Download the article from SSRN at the link.

June 15, 2015 | Permalink

A Comparative View of Copyright and the Treatment of Orphan Works

Marcella Favale, Bournemouth University & University of Glasgow, Fabian Homberg, University of Zurich Institute for Organization and Administrative Science, Martin Kretschmer, University of Glasgow, Dinusha Mendis, Bournemouth University, and Davide Secchi, Bournemouth University, have published Copyright, and the Regulation of Orphan Works: A Comparative Review of Seven Jurisdictions and a Rights Clearance Simulation.

‘Orphan works’ are works in which copyright still subsists, but where the rightholder, whether it be the creator of the work or successor in title, cannot be located.

The problem with Orphan Works is that people refrain from using them, as for example for inclusion in another work, or for digitization and distribution over the internet, for fear of liability. This is how mass digitisation projects aimed at preserving cultural heritage and granting unprecedented access to forgotten works are facing a gridlock.

The paper aims to offer a clearer understanding of how orphan works are regulated and priced in other jurisdictions, in order to explore a range of policy options and identify possible solution to ensure that “parents” are fairly remunerated if they re-appear, and users are incentivised to access and exploit registered orphan works.

The paper consists of two parts. Part I undertakes a comparative international review of actual or proposed orphan works legislation, and identifies key characteristics of orphan works licensing schemes. Part II investigates the potential effects of such schemes by conducting a simulated rights clearance exercise for six scenarios (establishing licence terms and fees for specific commercial and non-commercial uses), and analysing the resulting dataset for effects of the characteristics identified in Part I.

The findings suggest that different regulatory approaches should be taken for commercial and non commercial uses (and users), and the need for a more structured and consistent approach in governing orphan works that is reflected in the pricing and duration of licences, and in the costs of running any licensing system.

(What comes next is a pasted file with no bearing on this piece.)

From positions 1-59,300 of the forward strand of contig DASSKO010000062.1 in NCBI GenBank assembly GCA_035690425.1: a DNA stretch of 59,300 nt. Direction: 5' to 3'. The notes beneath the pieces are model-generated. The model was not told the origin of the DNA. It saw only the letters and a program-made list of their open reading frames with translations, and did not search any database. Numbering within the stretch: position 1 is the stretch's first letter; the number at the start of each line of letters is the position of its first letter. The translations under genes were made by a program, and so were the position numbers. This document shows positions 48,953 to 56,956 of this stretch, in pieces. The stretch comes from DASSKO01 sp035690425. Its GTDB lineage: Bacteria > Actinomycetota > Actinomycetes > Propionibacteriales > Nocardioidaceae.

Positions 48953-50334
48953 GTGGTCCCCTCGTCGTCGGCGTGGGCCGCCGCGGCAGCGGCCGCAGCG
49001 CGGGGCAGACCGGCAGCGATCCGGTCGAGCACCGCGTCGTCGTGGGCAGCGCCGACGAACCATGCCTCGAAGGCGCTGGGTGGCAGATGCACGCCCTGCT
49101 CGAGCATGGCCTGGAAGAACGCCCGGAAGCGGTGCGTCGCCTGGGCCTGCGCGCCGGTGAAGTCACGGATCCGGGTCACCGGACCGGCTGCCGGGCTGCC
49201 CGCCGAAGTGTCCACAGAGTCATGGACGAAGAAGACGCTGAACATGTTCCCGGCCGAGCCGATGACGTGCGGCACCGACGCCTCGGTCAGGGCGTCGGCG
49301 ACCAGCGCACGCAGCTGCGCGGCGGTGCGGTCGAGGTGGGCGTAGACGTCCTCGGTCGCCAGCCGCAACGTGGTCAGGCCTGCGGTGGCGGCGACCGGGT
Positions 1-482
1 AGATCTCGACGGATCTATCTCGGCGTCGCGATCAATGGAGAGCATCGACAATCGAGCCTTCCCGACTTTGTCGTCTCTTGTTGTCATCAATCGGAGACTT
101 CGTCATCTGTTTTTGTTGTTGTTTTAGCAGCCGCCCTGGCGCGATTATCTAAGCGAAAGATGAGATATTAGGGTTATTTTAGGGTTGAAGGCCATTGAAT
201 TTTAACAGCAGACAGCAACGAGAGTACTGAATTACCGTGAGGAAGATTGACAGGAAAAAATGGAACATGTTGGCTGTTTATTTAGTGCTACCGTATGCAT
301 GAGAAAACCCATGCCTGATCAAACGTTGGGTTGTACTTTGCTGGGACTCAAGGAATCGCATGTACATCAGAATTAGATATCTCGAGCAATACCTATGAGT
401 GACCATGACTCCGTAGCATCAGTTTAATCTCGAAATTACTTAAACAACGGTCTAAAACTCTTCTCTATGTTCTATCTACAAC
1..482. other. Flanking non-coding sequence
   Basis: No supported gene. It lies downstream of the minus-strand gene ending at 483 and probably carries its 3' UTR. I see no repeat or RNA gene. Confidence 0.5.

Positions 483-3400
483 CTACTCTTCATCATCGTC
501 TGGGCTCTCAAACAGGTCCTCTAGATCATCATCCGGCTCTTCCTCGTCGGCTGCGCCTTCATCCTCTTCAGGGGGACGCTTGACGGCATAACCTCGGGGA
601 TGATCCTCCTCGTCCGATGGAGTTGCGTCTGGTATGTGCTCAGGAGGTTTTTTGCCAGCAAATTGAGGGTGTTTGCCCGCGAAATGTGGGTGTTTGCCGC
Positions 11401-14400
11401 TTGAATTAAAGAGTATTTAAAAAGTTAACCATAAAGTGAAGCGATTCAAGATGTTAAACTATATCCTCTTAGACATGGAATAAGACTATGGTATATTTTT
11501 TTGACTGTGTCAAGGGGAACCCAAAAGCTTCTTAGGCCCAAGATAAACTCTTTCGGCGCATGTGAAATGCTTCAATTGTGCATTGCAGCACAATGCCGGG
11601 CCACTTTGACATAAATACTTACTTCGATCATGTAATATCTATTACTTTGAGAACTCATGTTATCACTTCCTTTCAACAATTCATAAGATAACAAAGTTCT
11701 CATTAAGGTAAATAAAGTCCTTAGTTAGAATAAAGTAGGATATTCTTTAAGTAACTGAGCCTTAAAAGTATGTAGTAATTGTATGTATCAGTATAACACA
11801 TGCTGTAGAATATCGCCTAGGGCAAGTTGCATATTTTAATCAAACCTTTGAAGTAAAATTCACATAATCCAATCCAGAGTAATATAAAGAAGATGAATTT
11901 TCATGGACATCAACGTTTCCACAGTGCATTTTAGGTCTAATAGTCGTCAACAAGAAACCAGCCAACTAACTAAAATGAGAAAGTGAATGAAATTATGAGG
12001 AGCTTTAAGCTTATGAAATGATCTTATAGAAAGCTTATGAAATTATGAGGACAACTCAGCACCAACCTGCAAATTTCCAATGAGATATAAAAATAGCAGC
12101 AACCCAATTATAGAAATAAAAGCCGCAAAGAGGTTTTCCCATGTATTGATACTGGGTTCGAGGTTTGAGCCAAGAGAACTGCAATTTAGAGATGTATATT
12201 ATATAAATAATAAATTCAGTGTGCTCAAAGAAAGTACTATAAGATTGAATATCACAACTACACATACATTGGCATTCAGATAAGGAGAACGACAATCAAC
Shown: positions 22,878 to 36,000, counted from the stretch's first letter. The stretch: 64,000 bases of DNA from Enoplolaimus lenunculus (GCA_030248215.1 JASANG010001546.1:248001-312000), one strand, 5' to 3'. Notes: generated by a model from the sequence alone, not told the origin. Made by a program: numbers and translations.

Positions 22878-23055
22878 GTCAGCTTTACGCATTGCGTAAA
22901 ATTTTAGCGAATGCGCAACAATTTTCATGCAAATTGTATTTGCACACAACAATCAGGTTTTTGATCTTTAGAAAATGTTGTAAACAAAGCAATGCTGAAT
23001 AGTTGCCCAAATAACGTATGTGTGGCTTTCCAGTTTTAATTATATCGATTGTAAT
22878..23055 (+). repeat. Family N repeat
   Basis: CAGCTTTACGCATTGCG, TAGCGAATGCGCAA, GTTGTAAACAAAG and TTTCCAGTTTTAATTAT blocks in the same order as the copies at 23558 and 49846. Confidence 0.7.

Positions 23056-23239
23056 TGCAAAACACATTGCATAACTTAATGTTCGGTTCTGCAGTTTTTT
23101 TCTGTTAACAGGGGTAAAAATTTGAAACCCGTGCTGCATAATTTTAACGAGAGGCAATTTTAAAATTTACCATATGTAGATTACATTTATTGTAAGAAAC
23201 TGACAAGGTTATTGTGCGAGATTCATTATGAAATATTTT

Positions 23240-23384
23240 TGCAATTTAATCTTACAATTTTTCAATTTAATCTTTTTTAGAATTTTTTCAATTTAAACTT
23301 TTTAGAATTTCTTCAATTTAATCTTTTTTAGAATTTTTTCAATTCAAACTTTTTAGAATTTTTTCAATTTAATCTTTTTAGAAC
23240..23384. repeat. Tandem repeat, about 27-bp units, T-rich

Download the article from SSRN at the link.

June 15, 2015 | Permalink

Sunday, June 14, 2015

Journalist and Vancouver Olympics CEO Will Battle In Court Over Defamation Allegation

Reporter Laura Robinson will present her defamation claims against former Vancouver, Canada, CEO John Furlong on Monday, June 15, alleging that his statements in response to a story she wrote about him in 2012 and emails she sent about him hurt her reputation as a journalist. Mr. Furlong says he was defending himself. He originally also sued her for defamation but has dropped that suit.

Ms. Robinson's story, published in the Georgia Straight, concerned Mr. Furlong's career as a teacher at a Catholic school in the 1960s. More here from CBC News, and here from CTV News.

June 14, 2015 | Permalink

How Rupert Murdoch's Handoff To the Next Generation Changes the Picture

The changes in store for the Murdoch media conglomerate:  some pix and breakdowns from the NYT.

June 14, 2015 | Permalink

What's Next For Gawker

Jonathan Mahler discusses where Gawker goes from here, now that its founder thinks about his next big moves. Read the New York Times article here.

June 14, 2015 | Permalink

Friday, June 12, 2015

FCC Open Meeting Scheduled For June 18, 2015

The FCC will hold an open commission meeting on June 18, 2015. Here's a link to the agenda.

June 12, 2015 | Permalink

Thursday, June 11, 2015

The Autocomplete Function and Defamation

Anne S. Y. Cheung, The University of Hong Kong Faculty of Law, is publishing Defaming by Suggestion: Searching for Search Engine Liability in the Autocomplete Era in Comparative Perspectives on the Fundamentals of Freedom of Expression (Andras Koltay, ed. forthcoming). Here is the abstract.